Although this is conceptually a vast improvement over waterfall practices, real life is more complicated. Prince2 for Agile still works with a fixed budget and timing, and basically only allows relatively minor adjustments to the scope. Scrum could do better, but in reality bumps into the glass ceiling of the budgeting process. The philosophy is that a project/product development initiative gets funded as long as it delivers business value (more business value than the teams cost) and so a project would peter out when no more valuable work can be detected.

Agile therefore breaks one major assumption: a single business value will be created by a single scope. Instead, we discover the scope and go on working until we can no longer generate value, that is the cost of creating the value is higher than the value created.

But agile also has a significant weakness. Scrum has some suggestions on how product development should be funded, all very pertinent, but they have not made it to the core of the methodology. LeSS, really scaling scrum to a corporate level, has no chapter on how product development is to be funded and has no portfolio layer. Product management takes on the role of prioritization within product development and may have the right insights in value creation, but there is no mechanism proposed for prioritization across initiatives.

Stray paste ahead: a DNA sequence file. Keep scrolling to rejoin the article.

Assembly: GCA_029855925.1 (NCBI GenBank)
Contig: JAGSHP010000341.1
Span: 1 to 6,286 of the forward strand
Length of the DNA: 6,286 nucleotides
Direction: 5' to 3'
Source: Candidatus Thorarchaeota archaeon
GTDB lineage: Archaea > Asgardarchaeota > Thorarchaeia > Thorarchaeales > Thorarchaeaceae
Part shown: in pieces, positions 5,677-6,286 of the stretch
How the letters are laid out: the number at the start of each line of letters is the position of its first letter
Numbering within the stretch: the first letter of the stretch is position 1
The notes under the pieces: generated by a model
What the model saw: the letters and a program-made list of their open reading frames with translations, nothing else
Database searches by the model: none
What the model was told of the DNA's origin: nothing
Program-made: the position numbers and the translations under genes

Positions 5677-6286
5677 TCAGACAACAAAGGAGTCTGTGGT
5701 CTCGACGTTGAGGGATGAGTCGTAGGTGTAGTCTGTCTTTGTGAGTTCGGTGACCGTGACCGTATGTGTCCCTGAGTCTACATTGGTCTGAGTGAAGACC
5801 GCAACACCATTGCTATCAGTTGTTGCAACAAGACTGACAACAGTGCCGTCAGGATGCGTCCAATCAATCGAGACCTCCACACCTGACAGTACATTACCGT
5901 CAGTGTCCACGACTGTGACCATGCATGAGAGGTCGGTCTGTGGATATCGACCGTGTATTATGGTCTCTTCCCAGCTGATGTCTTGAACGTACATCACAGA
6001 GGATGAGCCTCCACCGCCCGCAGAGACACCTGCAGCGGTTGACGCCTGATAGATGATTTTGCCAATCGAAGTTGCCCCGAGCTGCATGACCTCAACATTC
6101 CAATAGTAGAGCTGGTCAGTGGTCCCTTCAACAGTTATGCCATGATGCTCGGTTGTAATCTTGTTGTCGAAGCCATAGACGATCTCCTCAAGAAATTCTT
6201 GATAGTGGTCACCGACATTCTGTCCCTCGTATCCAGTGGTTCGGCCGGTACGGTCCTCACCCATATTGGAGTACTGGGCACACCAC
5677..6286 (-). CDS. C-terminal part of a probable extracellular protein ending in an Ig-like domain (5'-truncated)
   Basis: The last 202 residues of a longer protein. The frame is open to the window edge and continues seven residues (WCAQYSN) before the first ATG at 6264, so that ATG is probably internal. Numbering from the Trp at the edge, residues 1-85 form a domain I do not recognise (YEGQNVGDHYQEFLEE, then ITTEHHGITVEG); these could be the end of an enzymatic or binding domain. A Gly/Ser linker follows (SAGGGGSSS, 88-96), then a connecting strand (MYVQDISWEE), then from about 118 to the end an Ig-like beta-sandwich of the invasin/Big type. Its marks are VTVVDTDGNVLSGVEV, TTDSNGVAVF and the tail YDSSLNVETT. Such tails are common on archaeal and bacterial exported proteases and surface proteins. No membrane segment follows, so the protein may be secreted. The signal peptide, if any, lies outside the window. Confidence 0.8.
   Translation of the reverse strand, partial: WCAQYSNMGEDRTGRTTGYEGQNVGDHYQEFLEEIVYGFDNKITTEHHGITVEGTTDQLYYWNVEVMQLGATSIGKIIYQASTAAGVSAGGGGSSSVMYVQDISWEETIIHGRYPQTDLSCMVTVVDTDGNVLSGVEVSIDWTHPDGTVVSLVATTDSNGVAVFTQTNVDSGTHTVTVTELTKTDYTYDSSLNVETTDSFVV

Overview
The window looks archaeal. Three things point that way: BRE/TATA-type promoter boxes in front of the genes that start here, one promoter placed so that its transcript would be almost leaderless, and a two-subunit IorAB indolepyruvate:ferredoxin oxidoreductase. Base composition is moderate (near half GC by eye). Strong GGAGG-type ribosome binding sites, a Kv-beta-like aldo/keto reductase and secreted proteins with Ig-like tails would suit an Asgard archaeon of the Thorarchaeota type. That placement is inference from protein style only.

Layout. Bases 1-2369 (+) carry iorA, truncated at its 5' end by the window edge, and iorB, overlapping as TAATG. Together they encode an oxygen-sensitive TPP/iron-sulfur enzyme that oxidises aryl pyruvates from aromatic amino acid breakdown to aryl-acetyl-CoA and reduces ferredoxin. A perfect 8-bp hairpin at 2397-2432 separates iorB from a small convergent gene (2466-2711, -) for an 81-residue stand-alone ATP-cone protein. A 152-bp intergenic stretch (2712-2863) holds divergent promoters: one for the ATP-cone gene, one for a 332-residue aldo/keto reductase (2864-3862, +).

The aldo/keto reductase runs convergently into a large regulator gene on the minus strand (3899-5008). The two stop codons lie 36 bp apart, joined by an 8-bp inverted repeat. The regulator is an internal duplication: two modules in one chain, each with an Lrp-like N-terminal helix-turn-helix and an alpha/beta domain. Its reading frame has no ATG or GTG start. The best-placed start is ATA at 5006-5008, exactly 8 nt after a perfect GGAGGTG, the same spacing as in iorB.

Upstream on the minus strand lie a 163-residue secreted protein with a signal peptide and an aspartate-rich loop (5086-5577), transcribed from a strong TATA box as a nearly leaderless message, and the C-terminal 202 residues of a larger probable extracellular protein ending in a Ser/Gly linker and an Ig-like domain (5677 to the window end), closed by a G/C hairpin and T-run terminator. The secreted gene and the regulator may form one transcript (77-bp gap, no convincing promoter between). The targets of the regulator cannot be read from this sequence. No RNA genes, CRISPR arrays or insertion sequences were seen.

Agile portfolio management is possible when we compare how much business value is generated per unit cost in each of the different projects or products being developed, so that we can stop work in products where the ratio of value creation over cost is lower than average, but this does not seem to be common practice.

Lean-agile prioritization

Lean-agile uses a different prioritization mechanism, based on the Cost of Delay (see my previous post). Lean-agile has access to all the advantages of agile scope management, as the core process in product development is agile and we still discover scope in an agile way.

Lean-agile (SAFe) prioritizes items in the different backlogs by WSJF (Cost of Delay divided by a measure for duration/workload) instead of just Business Value over Cost/Workload. WSJF is a better measure for the creation of business value as it considers the effect of time on the value and the indirect effect of the value creating (creating or enhancing other opportunities or diminishing the overall risk of failure).